HARARE – Businessman and lawyer Tawanda Nyambirai has become the second person to challenge the government’s move to ban the use of foreign currencies which followed the removal of a 1:1 pegging between the local RTGS currency and the United States dollar.
The Reserve Bank of Zimbabwe in February separated RTGS dollar and United States balances previously pegged at 1:1, effectively allowing the domestic currency to float. The local currency has plunged since, and was trading at 1:8.68 to the US dollar last Friday.
On June 24, the Reserve Bank renamed the new currency the Zimbabwe dollar and declared it the country’s sole legal tender – ending a decade of dollarisation.
Nyambirai says in court papers that the move to delink currencies back in February amounted to theft, and the subsequent moves to abolish the use of foreign currencies was illegal.
Godfrey Mupanga, a member of the group Zimbabwe Lawyers for Human Rights, petitioned the High Court on July 2 to reverse the decision to ban other currencies. Mupanga said the decision by the Finance Ministry and the Reserve Bank was “grossly unreasonable” and should be declared unconstitutional.
Nyambirai, in papers filed at the High Court on July 3, says “RTGS balances were actually United States dollar balances while bond notes and coins carried a promise to pay United States dollars on demand” before Statutory Instrument 33 of 2019 published in February in which “the Reserve Bank of Zimbabwe compulsorily converted Real Time Gross Settlement system balances that were in United States dollars… into RTGS dollars” while “bond notes and coins were also compulsorily delinked from the United States dollars.”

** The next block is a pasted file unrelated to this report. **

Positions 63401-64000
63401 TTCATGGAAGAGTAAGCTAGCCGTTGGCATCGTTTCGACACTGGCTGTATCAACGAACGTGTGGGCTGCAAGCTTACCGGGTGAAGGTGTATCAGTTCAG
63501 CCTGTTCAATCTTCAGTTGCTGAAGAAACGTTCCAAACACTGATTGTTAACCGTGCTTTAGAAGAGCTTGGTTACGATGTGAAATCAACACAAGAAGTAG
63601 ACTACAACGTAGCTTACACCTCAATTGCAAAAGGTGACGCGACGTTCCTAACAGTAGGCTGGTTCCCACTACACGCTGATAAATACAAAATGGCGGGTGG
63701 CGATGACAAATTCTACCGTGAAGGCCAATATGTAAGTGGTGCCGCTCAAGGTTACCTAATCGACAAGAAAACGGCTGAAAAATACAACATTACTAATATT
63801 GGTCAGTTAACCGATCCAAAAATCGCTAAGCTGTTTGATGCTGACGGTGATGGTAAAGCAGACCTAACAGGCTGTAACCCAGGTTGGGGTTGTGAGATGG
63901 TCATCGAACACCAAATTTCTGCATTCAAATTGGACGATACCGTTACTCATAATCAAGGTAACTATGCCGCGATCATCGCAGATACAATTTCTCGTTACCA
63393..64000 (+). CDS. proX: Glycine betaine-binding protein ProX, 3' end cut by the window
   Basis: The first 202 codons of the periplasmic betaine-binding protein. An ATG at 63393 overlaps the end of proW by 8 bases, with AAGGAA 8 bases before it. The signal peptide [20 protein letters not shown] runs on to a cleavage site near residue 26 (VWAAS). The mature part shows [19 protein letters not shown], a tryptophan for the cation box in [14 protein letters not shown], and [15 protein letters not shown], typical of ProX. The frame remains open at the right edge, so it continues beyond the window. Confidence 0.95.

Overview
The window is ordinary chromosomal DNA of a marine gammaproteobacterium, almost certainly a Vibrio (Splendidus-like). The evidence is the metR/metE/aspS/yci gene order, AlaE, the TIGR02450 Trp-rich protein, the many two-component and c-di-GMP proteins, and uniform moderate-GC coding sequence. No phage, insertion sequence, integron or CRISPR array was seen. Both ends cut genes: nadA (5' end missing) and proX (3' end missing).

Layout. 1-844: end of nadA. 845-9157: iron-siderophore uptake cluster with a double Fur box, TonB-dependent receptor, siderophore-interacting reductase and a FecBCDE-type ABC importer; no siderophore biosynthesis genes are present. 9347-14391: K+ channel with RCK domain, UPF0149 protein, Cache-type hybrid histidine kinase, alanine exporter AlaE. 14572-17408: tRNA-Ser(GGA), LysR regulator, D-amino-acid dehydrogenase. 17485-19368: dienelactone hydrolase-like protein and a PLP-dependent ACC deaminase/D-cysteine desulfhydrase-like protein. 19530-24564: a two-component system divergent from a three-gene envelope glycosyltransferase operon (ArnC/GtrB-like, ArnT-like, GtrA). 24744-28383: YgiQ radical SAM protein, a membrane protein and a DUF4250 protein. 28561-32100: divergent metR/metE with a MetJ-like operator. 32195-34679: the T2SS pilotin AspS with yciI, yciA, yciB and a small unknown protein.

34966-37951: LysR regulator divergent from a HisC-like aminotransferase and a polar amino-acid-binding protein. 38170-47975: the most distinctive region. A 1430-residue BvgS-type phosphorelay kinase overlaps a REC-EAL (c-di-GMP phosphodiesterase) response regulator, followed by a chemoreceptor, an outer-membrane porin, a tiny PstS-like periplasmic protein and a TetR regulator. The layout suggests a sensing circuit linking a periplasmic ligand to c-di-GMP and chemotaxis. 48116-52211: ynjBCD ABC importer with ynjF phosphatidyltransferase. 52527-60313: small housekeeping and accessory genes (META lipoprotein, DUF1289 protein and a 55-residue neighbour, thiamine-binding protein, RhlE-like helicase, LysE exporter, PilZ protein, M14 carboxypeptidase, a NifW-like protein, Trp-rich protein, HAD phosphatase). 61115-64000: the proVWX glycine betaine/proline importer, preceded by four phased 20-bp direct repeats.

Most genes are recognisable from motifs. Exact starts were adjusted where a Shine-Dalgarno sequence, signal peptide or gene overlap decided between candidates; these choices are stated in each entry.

“The RTGS dollars ceased to be at par with the United States dollars after the effective date. Only persons with foreign obligations have been allowed compensation based on the principle that they will pay RTGS dollars for the US dollar obligations on an exchange rate of 1:1. By failing to provide for compensation to the holders of the RTGS balances and the bond notes and coins before their conversion to RTGS dollars, the Minister of Finance and Economic Development and the Reserve Bank of Zimbabwe compulsorily deprived me and the members of the public who were holding the RTGS balances, bond notes and coins of our property in contravention of Section 71(3) of the Constitution of Zimbabwe,” Nyambirai says in his court filing.
Nyambirai goes on to argue that the recently published Reserve Bank of Zimbabwe (Legal Tender) Regulations also known as Statutory Instrument 142 of 2019 decreeing that the country’s interim currency is the sole legal tender, with the exception of foreign payments, payments for import duties and payments for international airline services, are unconstitutional.
“The records of the RTGS balances that were converted to RTGS dollars need to be preserved and the Minister of Finance and Economic Development and the Reserve Bank of Zimbabwe need to be prevented from implementing any policies, rules or regulations that could affect the rights of holders of RTGS balances and the rights of holders of foreign currencies pending the determination of this matter,” Nyambirai pleads.
If Nyambirai’s application succeeds, it could potentially derail plans for a new currency.
In banning foreign currencies, Finance Minister Mthuli Ncube used regulations under emergency presidential powers, which lapse in six months unless parliament passes a substantive law.
Ncube told a parliamentary committee that dollarisation was throttling an economy grappling with shortages of United States dollars, fuel and bread, and 15-hour daily power cuts.
Many businesses had resorted to selling goods in United States dollars to protect them against near triple-digit inflation as the RTGS dollar was fast losing value before the government’s surprise intervention. – ZimLive